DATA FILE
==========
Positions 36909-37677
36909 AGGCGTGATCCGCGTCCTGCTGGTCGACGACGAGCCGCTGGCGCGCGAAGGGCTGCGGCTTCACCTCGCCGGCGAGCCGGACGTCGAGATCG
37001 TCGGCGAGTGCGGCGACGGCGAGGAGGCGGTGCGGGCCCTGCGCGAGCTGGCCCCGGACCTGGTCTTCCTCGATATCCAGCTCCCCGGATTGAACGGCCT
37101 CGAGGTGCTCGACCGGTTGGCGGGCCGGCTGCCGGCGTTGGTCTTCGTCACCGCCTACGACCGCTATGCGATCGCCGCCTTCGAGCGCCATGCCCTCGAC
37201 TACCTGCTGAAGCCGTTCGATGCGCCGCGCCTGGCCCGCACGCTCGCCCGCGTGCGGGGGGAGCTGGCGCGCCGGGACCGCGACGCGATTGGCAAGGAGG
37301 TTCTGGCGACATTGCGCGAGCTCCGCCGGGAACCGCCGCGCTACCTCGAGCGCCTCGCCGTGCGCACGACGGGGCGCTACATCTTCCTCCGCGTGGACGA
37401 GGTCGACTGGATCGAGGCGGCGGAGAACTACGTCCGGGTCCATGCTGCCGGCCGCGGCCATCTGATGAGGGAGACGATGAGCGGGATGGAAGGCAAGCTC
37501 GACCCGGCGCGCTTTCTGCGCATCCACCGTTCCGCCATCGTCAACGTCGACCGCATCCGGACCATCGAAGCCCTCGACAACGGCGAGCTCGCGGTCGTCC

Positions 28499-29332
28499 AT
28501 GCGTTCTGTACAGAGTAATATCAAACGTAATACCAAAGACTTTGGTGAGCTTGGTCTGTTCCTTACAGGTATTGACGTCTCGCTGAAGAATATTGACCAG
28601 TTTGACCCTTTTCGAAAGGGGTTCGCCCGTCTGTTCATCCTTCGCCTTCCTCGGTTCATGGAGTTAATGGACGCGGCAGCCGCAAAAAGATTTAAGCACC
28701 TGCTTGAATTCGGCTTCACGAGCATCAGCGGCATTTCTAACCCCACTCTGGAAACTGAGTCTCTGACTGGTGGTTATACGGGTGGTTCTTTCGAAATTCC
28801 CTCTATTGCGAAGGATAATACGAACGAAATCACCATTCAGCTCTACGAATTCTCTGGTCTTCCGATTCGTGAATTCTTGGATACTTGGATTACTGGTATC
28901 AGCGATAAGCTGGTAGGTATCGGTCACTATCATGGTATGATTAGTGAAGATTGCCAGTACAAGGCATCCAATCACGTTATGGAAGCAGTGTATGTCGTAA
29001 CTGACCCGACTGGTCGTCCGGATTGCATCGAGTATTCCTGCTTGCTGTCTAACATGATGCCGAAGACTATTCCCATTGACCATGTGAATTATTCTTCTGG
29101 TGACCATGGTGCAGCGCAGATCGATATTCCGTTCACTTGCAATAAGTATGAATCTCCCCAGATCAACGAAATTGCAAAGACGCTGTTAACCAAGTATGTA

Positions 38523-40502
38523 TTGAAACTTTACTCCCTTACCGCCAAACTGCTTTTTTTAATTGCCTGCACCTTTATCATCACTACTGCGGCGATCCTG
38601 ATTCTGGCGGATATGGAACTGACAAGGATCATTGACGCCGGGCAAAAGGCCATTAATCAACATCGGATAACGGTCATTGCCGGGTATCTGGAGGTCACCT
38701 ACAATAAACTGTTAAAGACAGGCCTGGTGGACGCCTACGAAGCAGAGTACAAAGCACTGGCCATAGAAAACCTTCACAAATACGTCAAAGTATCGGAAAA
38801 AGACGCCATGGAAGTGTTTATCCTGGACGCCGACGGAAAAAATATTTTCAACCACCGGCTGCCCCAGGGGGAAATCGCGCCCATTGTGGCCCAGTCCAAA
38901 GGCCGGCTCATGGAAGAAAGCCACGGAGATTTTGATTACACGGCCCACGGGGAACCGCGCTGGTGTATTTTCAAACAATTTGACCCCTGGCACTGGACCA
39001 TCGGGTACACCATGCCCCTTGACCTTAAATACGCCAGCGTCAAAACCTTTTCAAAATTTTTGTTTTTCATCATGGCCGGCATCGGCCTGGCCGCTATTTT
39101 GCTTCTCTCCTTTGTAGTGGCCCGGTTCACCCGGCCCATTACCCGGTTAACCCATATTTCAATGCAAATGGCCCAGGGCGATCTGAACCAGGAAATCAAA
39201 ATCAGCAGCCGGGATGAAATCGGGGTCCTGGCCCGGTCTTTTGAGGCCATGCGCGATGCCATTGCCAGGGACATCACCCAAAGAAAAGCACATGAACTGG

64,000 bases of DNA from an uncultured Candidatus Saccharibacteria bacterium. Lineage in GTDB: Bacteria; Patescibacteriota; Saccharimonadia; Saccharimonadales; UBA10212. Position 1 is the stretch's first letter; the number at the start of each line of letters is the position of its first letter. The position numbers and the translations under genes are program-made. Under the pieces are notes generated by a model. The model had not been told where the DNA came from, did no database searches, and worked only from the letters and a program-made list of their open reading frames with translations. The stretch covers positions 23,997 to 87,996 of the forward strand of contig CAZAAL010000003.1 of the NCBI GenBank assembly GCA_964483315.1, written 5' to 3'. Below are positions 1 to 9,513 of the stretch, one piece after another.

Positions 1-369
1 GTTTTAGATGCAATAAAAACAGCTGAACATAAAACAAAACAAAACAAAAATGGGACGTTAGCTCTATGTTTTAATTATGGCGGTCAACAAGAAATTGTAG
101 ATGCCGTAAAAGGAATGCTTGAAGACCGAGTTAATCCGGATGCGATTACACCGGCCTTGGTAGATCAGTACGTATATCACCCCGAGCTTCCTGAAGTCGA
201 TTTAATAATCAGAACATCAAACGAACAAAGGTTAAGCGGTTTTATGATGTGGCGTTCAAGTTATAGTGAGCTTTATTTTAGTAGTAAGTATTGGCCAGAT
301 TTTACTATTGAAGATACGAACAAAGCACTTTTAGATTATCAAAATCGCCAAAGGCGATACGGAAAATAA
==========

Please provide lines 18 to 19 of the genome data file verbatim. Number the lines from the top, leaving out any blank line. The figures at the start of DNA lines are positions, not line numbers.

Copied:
Positions 38523-40502
38523 TTGAAACTTTACTCCCTTACCGCCAAACTGCTTTTTTTAATTGCCTGCACCTTTATCATCACTACTGCGGCGATCCTG